The impact that human-generated and natural atmospheric particles (aerosols) could be having on Australia's climate will be discussed next week in Canberra at a workshop involving some of the world's leading experts in the area.
CSIRO Marine and Atmospheric Research scientist, Dr Leon Rotstayn, says the influence aerosols have on climate is still one of the 'great unknowns' in climate science.
'We recently identified that the extensive pollution haze emanating from Asia may be re-shaping rainfall patterns and monsoonal winds in northern Australia. Establishing the impacts of aerosols across the rest of the country presents a new research challenge,' Dr Rotstayn says.
He was speaking on the eve of 'Something in the Air,' an international workshop organised by CSIRO and the Bureau of Meteorology through the Australian Climate Change Science Program and that has attracted 60 participants. At the centre of workshop discussions on August 18 and 19 will be a just-published review in the International Journal of Climatology of how aerosols could be influencing climate in Australia.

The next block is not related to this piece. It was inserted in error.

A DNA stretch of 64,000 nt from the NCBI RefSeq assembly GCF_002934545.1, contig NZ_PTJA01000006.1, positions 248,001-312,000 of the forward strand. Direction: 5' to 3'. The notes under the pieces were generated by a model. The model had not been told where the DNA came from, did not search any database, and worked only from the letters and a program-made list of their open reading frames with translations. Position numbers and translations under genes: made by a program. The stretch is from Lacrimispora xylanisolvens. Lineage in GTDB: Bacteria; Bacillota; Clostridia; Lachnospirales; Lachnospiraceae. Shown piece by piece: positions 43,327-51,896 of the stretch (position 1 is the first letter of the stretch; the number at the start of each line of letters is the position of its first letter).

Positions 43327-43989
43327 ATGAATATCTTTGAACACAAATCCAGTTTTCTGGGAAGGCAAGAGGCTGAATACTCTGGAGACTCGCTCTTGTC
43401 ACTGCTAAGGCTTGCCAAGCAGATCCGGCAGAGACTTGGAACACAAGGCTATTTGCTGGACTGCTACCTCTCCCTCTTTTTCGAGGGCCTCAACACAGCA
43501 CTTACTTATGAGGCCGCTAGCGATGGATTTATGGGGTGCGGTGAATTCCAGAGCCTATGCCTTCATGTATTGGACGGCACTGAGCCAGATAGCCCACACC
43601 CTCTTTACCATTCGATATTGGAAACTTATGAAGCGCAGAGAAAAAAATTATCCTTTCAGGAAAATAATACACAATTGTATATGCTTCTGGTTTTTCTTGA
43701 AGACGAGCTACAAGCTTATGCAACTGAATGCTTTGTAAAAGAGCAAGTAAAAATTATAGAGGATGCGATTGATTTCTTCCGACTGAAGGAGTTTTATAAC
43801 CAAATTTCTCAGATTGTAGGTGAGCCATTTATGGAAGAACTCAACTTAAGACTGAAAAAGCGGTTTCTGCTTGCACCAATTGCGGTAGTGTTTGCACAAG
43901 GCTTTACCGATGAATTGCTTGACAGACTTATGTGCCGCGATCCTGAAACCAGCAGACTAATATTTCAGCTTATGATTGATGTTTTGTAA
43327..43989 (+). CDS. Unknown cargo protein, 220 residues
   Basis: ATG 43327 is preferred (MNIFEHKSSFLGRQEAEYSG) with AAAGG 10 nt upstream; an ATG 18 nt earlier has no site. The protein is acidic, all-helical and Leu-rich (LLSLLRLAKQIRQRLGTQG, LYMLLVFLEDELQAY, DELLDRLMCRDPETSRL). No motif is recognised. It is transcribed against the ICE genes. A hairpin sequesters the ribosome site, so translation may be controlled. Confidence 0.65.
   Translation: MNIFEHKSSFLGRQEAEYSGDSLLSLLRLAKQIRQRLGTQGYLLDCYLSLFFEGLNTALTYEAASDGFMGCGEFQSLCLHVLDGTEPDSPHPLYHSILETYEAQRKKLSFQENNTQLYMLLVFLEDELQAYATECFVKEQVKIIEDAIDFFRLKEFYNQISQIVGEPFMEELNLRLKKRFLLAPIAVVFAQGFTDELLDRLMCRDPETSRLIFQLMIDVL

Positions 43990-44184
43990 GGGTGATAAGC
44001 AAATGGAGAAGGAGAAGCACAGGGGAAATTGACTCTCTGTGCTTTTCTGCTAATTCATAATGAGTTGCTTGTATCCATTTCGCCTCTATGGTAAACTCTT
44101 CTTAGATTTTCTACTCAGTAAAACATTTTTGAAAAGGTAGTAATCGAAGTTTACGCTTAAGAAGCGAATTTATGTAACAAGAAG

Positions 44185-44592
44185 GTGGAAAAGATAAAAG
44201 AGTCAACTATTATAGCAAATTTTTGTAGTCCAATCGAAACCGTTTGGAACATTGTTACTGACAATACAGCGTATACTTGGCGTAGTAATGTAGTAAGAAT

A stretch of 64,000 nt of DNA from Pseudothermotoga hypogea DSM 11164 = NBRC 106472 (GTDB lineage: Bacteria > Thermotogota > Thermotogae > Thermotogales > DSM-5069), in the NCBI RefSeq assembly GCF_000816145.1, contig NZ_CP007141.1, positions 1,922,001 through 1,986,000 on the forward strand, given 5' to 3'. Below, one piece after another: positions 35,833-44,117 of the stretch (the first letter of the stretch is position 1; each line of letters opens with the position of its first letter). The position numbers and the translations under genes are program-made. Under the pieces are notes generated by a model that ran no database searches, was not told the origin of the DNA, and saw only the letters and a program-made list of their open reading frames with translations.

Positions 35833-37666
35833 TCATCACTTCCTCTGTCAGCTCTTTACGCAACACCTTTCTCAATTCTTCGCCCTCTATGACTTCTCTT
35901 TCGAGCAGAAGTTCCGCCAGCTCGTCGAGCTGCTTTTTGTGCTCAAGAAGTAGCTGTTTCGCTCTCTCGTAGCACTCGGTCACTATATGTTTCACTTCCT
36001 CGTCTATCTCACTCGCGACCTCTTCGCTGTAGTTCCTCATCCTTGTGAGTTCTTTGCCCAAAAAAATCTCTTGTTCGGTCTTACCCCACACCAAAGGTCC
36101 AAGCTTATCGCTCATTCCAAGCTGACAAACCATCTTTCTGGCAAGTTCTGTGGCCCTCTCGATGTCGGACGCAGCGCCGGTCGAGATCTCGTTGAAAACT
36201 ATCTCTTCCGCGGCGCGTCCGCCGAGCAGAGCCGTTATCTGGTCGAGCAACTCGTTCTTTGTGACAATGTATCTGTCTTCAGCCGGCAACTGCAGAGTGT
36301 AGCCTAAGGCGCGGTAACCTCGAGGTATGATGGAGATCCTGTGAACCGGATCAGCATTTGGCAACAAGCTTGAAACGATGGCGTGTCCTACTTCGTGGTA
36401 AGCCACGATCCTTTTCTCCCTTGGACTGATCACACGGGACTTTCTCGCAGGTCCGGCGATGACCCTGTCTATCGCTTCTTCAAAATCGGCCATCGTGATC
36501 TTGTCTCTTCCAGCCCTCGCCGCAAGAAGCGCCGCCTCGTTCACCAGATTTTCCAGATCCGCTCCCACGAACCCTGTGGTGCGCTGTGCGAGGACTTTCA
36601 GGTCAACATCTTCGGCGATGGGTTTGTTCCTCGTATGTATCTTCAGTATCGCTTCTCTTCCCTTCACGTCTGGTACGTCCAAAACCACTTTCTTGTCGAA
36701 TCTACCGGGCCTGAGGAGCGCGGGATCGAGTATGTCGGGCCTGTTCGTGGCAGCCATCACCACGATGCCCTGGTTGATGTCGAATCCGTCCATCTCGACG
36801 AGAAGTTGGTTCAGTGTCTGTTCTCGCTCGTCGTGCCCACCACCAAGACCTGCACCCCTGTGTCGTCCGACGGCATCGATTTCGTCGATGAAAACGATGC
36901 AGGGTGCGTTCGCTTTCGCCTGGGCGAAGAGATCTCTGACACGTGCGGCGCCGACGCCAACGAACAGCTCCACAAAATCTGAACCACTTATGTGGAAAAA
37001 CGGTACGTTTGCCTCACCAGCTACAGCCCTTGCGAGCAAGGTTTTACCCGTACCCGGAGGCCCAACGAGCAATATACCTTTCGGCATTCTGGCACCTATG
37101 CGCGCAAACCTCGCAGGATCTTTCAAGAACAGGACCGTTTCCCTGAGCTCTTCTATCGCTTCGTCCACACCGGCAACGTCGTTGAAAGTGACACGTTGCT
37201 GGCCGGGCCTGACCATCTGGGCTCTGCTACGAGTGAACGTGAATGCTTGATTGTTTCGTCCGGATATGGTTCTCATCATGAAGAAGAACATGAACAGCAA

Sources of human-generated aerosols include; smoke-stack emissions, vehicle emissions and vegetation burning. Natural aerosol sources include; volcanic eruptions, dust storms and ocean plankton.
Dr Rotstayn says recent research suggests that the influence of aerosols on recent climate trends in the Southern Hemisphere has been comparable to greenhouse gases. 'Evidence of this is found in recent CSIRO climate modelling, which shows that the Asian aerosol haze affects temperature gradients between Asia and Australia, and may have caused an increase in rainfall over north-western Australia,' he says.
'Global ocean circulation provides another mechanism whereby aerosol changes in the Northern Hemisphere can affect climate in the Southern Hemisphere, suggesting an urgent need for further targeted studies using coupled ocean-atmosphere global climate models.
'In recent weeks, we had our first indication from CSIRO's climate model that Australian-sourced aerosols actively influence Australian climate and rainfall. Our latest simulations are much better at capturing natural rainfall variability over eastern Australia associated with the El Nino - La Nina cycle. Feedbacks due to Australian dust levels, which vary in tune with the natural El Nino cycle, appear to have improved the simulation of rainfall variability.
'To better model climate variability and climate change in the Australian region, more research is needed into aerosol sources, their atmospheric distributions, and how to incorporate these processes robustly in global climate models,' Dr Rotstayn said.